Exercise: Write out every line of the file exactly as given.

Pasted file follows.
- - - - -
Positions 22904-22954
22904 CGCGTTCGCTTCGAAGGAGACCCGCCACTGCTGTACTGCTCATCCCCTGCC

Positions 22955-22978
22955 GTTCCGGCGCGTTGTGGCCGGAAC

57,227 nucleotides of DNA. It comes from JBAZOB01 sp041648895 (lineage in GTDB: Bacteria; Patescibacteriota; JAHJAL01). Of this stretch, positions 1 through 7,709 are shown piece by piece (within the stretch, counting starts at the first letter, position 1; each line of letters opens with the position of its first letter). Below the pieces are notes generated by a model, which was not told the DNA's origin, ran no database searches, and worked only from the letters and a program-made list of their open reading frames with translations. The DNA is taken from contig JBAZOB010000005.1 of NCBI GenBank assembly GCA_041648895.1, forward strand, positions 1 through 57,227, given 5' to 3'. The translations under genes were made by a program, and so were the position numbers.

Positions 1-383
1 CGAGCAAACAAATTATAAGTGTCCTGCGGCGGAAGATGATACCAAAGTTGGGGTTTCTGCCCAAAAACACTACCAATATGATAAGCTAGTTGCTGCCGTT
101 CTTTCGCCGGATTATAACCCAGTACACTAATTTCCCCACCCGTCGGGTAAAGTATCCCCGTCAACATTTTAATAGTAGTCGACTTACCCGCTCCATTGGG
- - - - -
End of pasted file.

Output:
Positions 22904-22954
22904 CGCGTTCGCTTCGAAGGAGACCCGCCACTGCTGTACTGCTCATCCCCTGCC

Positions 22955-22978
22955 GTTCCGGCGCGTTGTGGCCGGAAC

57,227 nucleotides of DNA. It comes from JBAZOB01 sp041648895 (lineage in GTDB: Bacteria; Patescibacteriota; JAHJAL01). Of this stretch, positions 1 through 7,709 are shown piece by piece (within the stretch, counting starts at the first letter, position 1; each line of letters opens with the position of its first letter). Below the pieces are notes generated by a model, which was not told the DNA's origin, ran no database searches, and worked only from the letters and a program-made list of their open reading frames with translations. The DNA is taken from contig JBAZOB010000005.1 of NCBI GenBank assembly GCA_041648895.1, forward strand, positions 1 through 57,227, given 5' to 3'. The translations under genes were made by a program, and so were the position numbers.

Positions 1-383
1 CGAGCAAACAAATTATAAGTGTCCTGCGGCGGAAGATGATACCAAAGTTGGGGTTTCTGCCCAAAAACACTACCAATATGATAAGCTAGTTGCTGCCGTT
101 CTTTCGCCGGATTATAACCCAGTACACTAATTTCCCCACCCGTCGGGTAAAGTATCCCCGTCAACATTTTAATAGTAGTCGACTTACCCGCTCCATTGGG